A new Irish economic and environmental plan for next 20 years
The coverage by The Irish Times newspaper of economic issues has been poor in recent years while many Opinion Page pieces generate few online comments from subscribers or social media shares.
Last week David McWilliams, in his inaugural column for The Irish Times, 'A new economic plan for Ireland: If we redefine our relationship with multinationals, Ireland can be a global leader,' proposed that the American multinationals who avoid roughly €9 billion in tax on profits that they steal annually from other countries with Ireland's help, should put this money in the form of shares in an Irish sovereign wealth fund. "This fund could grow rapidly, creating a real source of wealth for this country, which could be between €110 billion and €140 billion over a decade – €23,000 per Irish person."
Besides the fat chance that companies like Apple would agree to this strange arrangement, the putative leprechaun's gold assumes that other countries will continue to turn a blind eye to our connivance: In 2015 for a similar level of sales, profits booked in US majority-owned affiliates were at $131.6 billion for Ireland and $15.7 billion for Germany, where 703,000 were employed compared with 125,000 in Ireland.
There is a need today for a credible 'economic plan,' almost 60 years after the 1958 'Economic Development' plan that coincided with key moves to modernise the Irish economy and take advantage of globalisation.
The following is a summary of a detailed article we published last July on preparing Ireland for the coming 20 years.
We sent a copy to John McManus, the Opinion Editor of the Irish Times, and it's not surprising that he binned it!
A new Irish economic and environmental plan for next 20 years
Brexit and changes in global business tax rules, coupled with climate change, require a new vision for economic and related environmental outcomes
“We cannot solve our problems with the same level of thinking that created them,” Albert Einstein once said, and this year, the 150th anniversary of the Confederation of British colonies in Canada, has been marked by a government plan linking economic prosperity to sustainable ecosystems, which it calls the “ECOnomy.” It could also be called the Green Economy where Ireland has potential to gain, including providing for better regional balance as the standalone large manufacturing plant becomes a rarity while international services concentrate in the capital city.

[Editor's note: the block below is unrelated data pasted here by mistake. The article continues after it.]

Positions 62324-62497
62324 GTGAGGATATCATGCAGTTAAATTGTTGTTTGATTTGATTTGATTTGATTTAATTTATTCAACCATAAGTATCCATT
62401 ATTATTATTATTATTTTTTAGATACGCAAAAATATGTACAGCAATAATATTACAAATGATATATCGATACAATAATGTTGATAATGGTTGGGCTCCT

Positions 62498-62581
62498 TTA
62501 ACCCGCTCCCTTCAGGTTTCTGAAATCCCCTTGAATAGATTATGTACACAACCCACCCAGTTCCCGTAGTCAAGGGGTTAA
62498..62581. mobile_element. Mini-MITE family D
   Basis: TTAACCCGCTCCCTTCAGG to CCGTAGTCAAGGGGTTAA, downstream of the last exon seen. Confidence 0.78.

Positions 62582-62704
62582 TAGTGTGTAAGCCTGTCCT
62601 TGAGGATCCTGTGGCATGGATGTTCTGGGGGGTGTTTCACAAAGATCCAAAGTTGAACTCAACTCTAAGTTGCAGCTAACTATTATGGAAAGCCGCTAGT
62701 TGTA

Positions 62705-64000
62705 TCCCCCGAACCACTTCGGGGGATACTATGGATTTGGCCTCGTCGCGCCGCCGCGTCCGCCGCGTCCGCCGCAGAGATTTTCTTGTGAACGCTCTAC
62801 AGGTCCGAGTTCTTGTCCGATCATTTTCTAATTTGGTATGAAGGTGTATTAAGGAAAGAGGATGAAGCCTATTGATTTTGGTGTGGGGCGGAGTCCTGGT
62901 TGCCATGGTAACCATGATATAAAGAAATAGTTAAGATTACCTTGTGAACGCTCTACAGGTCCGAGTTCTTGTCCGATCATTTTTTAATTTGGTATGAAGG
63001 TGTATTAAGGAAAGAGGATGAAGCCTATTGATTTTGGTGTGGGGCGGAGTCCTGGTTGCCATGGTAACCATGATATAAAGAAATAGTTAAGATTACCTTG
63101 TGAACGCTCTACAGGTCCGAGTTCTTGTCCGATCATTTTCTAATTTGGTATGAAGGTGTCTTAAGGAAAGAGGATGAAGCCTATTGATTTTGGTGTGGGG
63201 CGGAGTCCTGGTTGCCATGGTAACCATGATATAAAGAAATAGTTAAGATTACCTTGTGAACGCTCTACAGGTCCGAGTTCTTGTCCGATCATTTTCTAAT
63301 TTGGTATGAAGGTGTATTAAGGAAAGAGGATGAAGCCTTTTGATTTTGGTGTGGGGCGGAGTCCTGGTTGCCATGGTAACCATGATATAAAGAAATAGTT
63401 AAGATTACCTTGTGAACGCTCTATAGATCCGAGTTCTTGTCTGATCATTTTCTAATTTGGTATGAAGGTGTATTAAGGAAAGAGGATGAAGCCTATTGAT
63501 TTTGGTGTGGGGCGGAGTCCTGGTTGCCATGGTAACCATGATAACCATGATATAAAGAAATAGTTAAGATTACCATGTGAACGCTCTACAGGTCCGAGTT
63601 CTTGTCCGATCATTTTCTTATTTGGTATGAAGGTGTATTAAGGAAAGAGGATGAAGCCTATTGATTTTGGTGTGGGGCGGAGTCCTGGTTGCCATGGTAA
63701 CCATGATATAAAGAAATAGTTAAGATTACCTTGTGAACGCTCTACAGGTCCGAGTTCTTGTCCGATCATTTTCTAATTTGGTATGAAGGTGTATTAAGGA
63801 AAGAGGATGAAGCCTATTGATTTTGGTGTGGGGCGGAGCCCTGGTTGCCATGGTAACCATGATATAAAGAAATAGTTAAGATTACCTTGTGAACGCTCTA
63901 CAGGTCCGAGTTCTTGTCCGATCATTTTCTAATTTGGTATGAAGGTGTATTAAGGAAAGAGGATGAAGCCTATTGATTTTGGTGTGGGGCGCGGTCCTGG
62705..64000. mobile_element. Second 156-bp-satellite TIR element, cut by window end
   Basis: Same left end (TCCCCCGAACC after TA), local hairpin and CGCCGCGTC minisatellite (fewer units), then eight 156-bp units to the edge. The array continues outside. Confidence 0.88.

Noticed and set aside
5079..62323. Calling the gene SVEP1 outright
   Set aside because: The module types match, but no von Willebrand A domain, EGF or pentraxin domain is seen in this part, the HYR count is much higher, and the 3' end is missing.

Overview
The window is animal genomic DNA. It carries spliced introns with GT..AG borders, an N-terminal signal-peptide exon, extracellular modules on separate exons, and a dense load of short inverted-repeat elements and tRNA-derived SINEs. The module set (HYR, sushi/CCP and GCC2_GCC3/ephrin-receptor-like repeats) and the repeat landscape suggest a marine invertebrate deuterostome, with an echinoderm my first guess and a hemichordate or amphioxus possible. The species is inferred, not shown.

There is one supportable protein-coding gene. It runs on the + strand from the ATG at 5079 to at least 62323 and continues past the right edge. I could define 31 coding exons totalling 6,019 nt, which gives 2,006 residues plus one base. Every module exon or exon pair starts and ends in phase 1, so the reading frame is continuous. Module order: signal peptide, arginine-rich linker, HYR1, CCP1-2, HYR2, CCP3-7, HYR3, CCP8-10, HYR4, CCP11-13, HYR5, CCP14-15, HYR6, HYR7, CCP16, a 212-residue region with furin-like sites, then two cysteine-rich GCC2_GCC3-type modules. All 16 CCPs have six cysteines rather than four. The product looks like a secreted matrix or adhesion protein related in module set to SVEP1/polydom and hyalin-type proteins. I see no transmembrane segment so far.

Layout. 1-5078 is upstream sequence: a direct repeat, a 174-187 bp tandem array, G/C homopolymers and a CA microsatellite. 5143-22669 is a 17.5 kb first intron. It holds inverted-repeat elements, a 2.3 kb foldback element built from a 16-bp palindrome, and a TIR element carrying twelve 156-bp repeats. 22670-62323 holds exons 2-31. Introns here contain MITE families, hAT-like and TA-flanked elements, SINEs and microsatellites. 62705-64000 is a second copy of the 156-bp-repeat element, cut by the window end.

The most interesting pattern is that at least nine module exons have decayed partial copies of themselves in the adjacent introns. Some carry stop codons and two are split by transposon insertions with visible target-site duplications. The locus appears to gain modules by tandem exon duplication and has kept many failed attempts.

The Irish conventional wisdom was not prepared for Brexit or the international backlash on tax avoidance by multinationals based in Ireland, and a small number of other European countries.
A credible plan to meet the challenges of the coming 20 years is now required. There are no short-term magical remedies and durable positive economic change typically happens over multiple election cycles.
Globalisation good for Ireland
Globalisation has been good for Ireland by reducing trade dependence on the UK, but incomes in the non-exporting sector of the private workforce are low as is the coverage of occupational pensions.
In 1973 when the UK, Denmark and Ireland joined the then European Economic Community (EEC), Ireland was the poorest of 18 developed countries in Europe, based on gross domestic product per capita, according to the Organisation for Economic Cooperation and Development (OECD), a think-tank for 35 rich and emerging economies. Latest OECD data on the average Irish household net-adjusted disposable income per capita (after taxes and adjusted for pricing differences) was $25,439 a year in 2015 ̶ a 15th European ranking, just behind Italy but ahead of Spain, Portugal and Greece (Greece was Europe’s star performer of the 1950-1973 post-war period and its GDP per capita in 1973 ranked with Japan’s).
In November 2015, Catherine Mann, chief economist of the OECD, said in Dublin that Ireland will have to sell itself as more than just a low-tax destination in the new era of global tax transparency.